The Lords rejected one clause: social tenants' housing benefit would be cut if they had a spare room, even if it was used by overnight carers or children on holiday from university. That was defeated by the admirable Lord Best, formerly of the Rowntree Foundation, but no thanks to Byrne, who didn't want Labour to support the amendment.

The bill caps benefits at the average income of £26,000, knocking out large families with high rents. An amendment from the bishops wants child benefit left out of the calculation, rescuing half those families.

How about this? The social fund for people in crisis is effectively abolished and so is council tax benefit: local authorities can choose not to provide these. Or this? "Won't pay" fathers will escape as penniless mothers must pay the state to chase up their maintenance. Or this? Driving the sick through medical checks run by non-medics is causing 40% wrong decisions and a long wait in the appeals backlog to have benefit restored. The IFS says the biggest cut is well hidden: as all benefits fall behind RPI inflation, they lose at least 10% a decade.

Labour is transfixed by dire polls showing voters see them as soft on welfare. Yet those softie Labour DWP secretaries, David Blunkett, John Hutton and James Purnell, kept tightening the screw. Labour cut unemployment benefit, cut fraud to its lowest ever at £1bn, and cut the number going on to incapacity. Labour left conditions for getting benefits among the EU's toughest, and benefits among the meanest. So if Labour plainly can't win a "who's nastiest" contest, it's time to change the terms of combat. On doorsteps, turn the subject to Labour's tax credits, popular with many of the families angry at others on benefits.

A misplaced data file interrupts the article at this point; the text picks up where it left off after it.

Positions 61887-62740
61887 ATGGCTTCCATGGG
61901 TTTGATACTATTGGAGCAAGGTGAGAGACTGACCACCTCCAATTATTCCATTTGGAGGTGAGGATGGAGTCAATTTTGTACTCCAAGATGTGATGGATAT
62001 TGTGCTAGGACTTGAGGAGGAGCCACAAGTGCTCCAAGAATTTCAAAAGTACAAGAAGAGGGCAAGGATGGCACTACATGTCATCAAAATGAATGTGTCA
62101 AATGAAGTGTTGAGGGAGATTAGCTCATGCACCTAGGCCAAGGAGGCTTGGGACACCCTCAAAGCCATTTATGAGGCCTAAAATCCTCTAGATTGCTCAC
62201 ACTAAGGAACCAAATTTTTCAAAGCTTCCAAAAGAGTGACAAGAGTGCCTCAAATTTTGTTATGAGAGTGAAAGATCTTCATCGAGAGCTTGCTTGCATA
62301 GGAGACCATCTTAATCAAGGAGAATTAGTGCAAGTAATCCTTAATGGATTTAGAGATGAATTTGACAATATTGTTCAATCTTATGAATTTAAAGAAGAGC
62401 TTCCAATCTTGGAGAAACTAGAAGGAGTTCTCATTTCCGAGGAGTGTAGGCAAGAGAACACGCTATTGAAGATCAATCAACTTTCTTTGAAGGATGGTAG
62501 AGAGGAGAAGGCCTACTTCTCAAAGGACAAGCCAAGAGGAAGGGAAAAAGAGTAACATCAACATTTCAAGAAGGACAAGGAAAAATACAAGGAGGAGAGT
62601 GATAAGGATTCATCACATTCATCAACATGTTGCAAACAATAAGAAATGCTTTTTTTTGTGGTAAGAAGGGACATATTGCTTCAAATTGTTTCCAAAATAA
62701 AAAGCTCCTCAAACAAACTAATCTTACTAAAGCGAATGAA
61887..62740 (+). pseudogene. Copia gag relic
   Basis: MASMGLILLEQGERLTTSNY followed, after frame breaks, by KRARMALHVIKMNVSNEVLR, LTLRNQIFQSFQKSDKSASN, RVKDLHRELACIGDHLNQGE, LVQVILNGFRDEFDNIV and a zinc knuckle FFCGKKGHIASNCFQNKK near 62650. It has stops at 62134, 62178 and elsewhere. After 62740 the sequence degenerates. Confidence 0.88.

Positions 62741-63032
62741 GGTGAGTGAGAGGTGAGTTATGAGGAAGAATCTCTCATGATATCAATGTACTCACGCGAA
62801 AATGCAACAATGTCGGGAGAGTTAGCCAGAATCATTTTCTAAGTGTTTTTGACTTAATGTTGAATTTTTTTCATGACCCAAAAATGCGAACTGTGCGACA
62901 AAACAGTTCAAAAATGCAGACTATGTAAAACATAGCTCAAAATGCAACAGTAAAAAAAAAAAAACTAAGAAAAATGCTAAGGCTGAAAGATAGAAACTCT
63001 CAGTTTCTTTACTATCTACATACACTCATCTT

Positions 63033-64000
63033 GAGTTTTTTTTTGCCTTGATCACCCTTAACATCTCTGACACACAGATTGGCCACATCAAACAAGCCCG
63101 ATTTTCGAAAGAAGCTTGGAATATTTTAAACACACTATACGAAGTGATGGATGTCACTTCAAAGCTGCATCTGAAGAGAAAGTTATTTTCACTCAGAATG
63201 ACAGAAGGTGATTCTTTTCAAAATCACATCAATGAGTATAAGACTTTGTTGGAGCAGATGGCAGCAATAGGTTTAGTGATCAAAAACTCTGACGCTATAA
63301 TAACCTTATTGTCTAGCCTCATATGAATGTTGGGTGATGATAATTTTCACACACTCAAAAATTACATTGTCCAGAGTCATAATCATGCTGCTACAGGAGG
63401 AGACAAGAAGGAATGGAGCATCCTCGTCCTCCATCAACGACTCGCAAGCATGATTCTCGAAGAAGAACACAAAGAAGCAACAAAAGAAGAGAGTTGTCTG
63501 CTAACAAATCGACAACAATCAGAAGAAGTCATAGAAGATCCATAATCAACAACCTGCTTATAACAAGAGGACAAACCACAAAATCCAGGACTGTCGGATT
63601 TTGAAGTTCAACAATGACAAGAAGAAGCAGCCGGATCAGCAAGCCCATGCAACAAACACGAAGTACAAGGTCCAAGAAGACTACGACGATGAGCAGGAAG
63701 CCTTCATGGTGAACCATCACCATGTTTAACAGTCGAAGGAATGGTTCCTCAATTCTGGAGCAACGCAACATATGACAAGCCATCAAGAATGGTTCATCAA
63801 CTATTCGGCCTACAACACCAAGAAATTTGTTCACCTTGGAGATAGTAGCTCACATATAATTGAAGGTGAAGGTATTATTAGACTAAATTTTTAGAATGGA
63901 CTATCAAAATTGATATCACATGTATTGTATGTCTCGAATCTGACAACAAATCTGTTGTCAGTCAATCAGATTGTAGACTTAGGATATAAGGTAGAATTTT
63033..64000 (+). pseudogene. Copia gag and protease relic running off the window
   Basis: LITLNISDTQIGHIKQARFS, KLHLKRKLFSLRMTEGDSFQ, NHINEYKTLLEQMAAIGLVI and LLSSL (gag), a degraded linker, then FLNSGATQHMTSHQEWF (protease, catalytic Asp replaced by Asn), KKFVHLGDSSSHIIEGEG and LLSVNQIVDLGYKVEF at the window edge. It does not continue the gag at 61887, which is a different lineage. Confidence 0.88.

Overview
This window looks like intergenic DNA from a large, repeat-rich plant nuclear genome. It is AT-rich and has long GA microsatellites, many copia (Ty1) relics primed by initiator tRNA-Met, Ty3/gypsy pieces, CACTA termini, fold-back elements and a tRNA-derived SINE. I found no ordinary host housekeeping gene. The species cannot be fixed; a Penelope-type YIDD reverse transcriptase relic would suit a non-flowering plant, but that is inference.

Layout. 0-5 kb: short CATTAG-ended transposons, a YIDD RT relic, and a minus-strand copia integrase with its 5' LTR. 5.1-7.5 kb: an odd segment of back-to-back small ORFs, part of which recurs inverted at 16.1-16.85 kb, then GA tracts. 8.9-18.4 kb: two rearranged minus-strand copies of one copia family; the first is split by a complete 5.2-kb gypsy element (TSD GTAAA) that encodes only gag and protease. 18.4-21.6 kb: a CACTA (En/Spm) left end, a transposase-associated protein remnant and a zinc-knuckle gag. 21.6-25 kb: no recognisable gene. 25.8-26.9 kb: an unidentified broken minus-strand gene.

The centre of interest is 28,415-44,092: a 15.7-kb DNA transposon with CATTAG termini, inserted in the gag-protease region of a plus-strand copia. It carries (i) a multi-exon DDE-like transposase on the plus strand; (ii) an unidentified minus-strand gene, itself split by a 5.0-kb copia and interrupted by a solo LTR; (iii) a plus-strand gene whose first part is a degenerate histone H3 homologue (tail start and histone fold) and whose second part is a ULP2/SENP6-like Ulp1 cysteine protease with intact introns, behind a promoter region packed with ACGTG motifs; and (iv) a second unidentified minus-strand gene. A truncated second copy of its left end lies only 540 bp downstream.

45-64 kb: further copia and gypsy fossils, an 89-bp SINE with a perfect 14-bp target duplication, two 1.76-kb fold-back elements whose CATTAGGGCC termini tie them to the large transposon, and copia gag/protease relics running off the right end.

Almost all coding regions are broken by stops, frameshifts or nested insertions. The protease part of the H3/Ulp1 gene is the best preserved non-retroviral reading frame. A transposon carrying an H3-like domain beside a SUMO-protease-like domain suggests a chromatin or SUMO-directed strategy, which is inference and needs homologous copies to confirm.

Attack is the best defence. Labour can win on these issues – if it has confidence in its own past success. Interesting but un-costed ideas for social insurance may help, but Labour will do best by revealing exactly what this government is doing. The benefits bill only soars because of unemployment, the price of the great Cameron/Osborne economic failure. Housing benefit soars because of a 30-year failure to build – confess to that. Be honest: large numbers of people's children will never afford housing, neither renting nor buying, without subsidy. As William Beveridge said, the state must pay either by building (good) or paying housing benefit to private landlords (wasteful).

All Byrne has done is to reinforce damaging welfare fallacies when the public needs facts. Ed Balls and Andy Burnham are among few in the shadow cabinet showing how to attack bad government policies. Instead of wasting time posturing about "whither Labour", shadow ministers should roll up their sleeves and demolish a plethora of similarly disastrous policies.

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Re: The UK Con-Dem Coalition government

Post  eddie on Sun Jan 22, 2012 3:31 pm

Steve Bell on Michael Gove's plans for the royal yacht

Michael Gove's plans for taxpayers to pay for a new royal yacht are holed below the waterline

The Guardian, Monday 16 January 2012


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Re: The UK Con-Dem Coalition government

Post  eddie on Sun Jan 22, 2012 3:37 pm

Steve Bell on David Cameron and Ed Miliband at prime minister's questions

The Guardian, Wednesday 18 January 2012




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Re: The UK Con-Dem Coalition government